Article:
NAFCU has stayed at the forefront of this issue and continued to champion credit unions in major media nationwide.
Bankers Vow 'Vigorous' Opposition to Expanded MBL; NAFCU Responds (CUtoday.info, June 23, 2015)
NAFCU Statement In Response ICBA's MBL Attack
(June 22, 2015)
Trade Associations Weigh In On MBL Proposal (CUtoday.info, June 18, 2015)
NCUA Proposes Drastic MBL Regulation Changes (Credit Union Times, June 18, 2015)
NAFCU Statement on NCUA Board Proposal To Eliminate MBL Waiver Process
(June 18, 2015)
NAFCU Applauds Reps. Royce and Huffman Introduction of H.R. 1422, the "Credit Union Residential Loan Parity Act"
(March 18, 2015)
Credit unions mean business (The Hill, March 11, 2015)
MBL Relief Bill Introduced (Again) in Congress (CUtoday.info, March 2, 2015)
MBL Bill Reintroduced (Credit Union Times, March 2, 2015)
NAFCU Hails Rep. Miller's Reintroduction of Legislation Excluding Veterans' Loans From MBL Cap
(March 2, 2015)
NAFCU Applauds Reps. Royce, Meeks Reintroduction of the 'Credit Union Small Business Jobs Creation Act of 2015'
(March 2, 2015)
NAFCU, SBA Agreement Aims to Expand Small Biz Loans (CUtoday.info, February 26, 2015)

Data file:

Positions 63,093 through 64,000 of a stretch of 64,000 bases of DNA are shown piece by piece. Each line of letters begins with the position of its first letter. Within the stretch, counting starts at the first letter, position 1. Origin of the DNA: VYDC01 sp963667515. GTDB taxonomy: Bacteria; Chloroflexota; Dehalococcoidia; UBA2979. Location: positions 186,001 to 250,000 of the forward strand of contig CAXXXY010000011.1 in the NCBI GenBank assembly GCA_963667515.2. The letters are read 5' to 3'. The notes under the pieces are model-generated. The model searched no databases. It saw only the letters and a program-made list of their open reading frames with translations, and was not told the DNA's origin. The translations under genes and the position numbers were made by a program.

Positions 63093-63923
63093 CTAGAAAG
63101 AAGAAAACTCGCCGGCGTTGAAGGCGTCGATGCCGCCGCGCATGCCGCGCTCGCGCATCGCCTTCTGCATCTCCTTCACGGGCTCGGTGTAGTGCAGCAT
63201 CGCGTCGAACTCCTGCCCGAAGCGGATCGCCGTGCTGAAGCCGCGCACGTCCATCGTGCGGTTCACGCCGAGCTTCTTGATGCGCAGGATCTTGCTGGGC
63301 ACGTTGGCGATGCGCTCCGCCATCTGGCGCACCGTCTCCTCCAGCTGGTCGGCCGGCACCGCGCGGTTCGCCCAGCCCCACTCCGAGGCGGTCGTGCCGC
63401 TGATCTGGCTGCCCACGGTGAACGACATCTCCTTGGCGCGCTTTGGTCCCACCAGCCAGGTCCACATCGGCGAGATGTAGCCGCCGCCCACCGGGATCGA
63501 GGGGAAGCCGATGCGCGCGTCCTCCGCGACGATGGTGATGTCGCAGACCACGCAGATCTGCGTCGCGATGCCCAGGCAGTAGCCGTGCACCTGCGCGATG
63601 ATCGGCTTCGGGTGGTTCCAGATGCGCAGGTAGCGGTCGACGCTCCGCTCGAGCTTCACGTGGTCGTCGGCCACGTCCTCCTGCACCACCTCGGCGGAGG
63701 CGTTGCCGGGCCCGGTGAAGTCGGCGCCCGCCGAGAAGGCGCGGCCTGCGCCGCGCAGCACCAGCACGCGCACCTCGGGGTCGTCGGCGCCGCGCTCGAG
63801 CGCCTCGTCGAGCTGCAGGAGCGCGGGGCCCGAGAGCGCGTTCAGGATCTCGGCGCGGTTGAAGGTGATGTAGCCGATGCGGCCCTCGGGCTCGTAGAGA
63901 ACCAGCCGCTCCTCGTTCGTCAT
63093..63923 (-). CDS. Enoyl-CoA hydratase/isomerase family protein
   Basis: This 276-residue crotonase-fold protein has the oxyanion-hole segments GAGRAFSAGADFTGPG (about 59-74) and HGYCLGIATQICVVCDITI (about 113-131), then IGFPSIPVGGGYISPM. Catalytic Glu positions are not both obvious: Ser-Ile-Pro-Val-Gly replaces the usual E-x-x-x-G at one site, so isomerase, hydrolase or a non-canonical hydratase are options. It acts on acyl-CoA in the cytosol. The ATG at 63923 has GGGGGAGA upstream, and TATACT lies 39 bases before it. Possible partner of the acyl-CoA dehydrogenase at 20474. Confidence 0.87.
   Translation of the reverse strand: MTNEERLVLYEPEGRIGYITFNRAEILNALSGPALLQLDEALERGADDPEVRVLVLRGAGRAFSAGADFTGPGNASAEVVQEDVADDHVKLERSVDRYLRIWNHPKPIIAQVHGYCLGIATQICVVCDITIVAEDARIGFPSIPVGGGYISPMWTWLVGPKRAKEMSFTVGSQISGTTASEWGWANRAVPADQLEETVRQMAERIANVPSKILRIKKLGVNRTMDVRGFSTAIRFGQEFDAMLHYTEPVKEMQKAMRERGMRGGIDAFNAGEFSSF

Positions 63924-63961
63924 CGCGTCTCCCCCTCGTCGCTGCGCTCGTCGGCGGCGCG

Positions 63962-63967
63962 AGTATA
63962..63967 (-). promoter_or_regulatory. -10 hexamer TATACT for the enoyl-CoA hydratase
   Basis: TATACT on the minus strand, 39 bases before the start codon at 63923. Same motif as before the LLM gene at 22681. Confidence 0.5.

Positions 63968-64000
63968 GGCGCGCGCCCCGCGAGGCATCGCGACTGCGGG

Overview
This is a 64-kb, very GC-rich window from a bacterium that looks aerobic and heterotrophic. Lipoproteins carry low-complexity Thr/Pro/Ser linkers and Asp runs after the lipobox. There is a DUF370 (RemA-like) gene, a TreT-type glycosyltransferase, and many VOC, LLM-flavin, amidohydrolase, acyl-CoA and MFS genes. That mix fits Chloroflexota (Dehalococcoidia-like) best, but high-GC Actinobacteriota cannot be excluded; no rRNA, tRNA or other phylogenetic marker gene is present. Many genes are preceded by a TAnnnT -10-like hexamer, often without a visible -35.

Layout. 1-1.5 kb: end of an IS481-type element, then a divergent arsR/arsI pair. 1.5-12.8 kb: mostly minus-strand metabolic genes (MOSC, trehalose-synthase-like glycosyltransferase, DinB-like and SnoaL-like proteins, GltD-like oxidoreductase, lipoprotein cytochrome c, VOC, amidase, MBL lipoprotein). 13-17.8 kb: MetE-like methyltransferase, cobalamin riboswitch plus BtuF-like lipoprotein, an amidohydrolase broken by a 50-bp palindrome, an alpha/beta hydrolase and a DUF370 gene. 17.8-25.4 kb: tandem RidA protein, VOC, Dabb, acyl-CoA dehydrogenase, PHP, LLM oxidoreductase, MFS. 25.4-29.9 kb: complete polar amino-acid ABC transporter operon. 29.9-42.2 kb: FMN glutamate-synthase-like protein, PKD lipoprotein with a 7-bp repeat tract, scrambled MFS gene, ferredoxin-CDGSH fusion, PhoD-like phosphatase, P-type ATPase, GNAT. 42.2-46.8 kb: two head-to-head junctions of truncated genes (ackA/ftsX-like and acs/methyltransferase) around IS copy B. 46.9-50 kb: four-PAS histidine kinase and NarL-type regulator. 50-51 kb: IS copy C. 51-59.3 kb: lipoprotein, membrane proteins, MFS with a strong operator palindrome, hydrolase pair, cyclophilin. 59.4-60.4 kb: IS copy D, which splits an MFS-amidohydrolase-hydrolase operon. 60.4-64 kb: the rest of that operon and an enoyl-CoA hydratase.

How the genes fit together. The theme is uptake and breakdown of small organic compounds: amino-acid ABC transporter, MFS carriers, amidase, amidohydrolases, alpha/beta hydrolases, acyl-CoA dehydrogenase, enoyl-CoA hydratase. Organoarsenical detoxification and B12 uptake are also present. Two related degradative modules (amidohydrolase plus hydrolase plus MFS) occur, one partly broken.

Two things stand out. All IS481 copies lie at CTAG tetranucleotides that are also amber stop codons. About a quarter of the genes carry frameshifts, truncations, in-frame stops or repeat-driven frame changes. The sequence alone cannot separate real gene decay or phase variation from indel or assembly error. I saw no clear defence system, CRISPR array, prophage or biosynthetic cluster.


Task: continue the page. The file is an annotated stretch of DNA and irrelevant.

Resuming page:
Small Business Administration and National Association of Federal Credit Unions Join Forces to Solve the Entrepreneurial Credit Crunch (Yahoo! News, February 25, 2015)
Small Business Administration and National Association of Federal Credit Unions Join Forces to Solve the Entrepreneurial Credit Crunch (MarketWatch, February 25, 2015)
SBA Creates Another CU Alliance (Credit Union Times, February 25, 2015)
SBA, NAFCU Signs MOU To Encourage Loans To Entrepreneurs (Credit Union Journal, February 25, 2015)
Read recent letters from NAFCU to members of Congress on member business lending issues that affect credit unions and their members.
3-2-2015 NAFCU Letter in Support of the Credit Union Small Business Jobs Creation Act of 2015 (H.R. 1188)
5-12-2014 NAFCU's Letter to the House in Support of Member Business Lending (H.R. 688)
5-12-2014 NAFCU's Letter to the Senate in Support of Member Business Lending (S. 968)
6-15-2013 NAFCU letter regarding MBL
6-6-2013 NAFCU letter to Small Business
View all NAFCU Policy Letters
March 5, 2014 - MBL amendments and improvements letter to NCUA
View all of NAFCU's Regulatory Comment Letters
Updated July 2015